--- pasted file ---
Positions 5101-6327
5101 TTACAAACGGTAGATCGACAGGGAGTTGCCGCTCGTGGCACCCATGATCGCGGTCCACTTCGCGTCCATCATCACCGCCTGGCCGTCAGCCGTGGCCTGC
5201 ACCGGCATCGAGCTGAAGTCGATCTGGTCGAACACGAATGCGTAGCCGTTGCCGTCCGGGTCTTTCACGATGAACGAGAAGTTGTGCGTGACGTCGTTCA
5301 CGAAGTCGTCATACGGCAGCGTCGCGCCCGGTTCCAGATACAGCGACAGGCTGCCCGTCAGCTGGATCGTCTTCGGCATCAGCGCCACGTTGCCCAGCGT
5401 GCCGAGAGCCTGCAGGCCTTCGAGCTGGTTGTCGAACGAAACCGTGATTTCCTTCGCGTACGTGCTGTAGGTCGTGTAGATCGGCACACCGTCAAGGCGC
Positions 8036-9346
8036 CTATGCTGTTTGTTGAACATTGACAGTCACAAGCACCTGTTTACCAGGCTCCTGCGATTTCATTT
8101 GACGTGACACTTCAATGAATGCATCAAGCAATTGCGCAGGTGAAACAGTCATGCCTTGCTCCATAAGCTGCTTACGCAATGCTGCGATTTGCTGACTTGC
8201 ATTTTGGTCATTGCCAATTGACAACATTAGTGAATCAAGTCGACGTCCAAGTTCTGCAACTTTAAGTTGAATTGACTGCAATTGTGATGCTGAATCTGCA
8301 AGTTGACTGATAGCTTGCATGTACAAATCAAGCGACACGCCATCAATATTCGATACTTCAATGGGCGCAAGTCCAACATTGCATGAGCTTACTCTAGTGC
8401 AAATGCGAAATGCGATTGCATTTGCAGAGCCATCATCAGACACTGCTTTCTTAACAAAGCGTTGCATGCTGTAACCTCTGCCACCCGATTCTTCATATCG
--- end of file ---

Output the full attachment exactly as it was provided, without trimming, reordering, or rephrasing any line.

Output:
Positions 5101-6327
5101 TTACAAACGGTAGATCGACAGGGAGTTGCCGCTCGTGGCACCCATGATCGCGGTCCACTTCGCGTCCATCATCACCGCCTGGCCGTCAGCCGTGGCCTGC
5201 ACCGGCATCGAGCTGAAGTCGATCTGGTCGAACACGAATGCGTAGCCGTTGCCGTCCGGGTCTTTCACGATGAACGAGAAGTTGTGCGTGACGTCGTTCA
5301 CGAAGTCGTCATACGGCAGCGTCGCGCCCGGTTCCAGATACAGCGACAGGCTGCCCGTCAGCTGGATCGTCTTCGGCATCAGCGCCACGTTGCCCAGCGT
5401 GCCGAGAGCCTGCAGGCCTTCGAGCTGGTTGTCGAACGAAACCGTGATTTCCTTCGCGTACGTGCTGTAGGTCGTGTAGATCGGCACACCGTCAAGGCGC
Positions 8036-9346
8036 CTATGCTGTTTGTTGAACATTGACAGTCACAAGCACCTGTTTACCAGGCTCCTGCGATTTCATTT
8101 GACGTGACACTTCAATGAATGCATCAAGCAATTGCGCAGGTGAAACAGTCATGCCTTGCTCCATAAGCTGCTTACGCAATGCTGCGATTTGCTGACTTGC
8201 ATTTTGGTCATTGCCAATTGACAACATTAGTGAATCAAGTCGACGTCCAAGTTCTGCAACTTTAAGTTGAATTGACTGCAATTGTGATGCTGAATCTGCA
8301 AGTTGACTGATAGCTTGCATGTACAAATCAAGCGACACGCCATCAATATTCGATACTTCAATGGGCGCAAGTCCAACATTGCATGAGCTTACTCTAGTGC
8401 AAATGCGAAATGCGATTGCATTTGCAGAGCCATCATCAGACACTGCTTTCTTAACAAAGCGTTGCATGCTGTAACCTCTGCCACCCGATTCTTCATATCG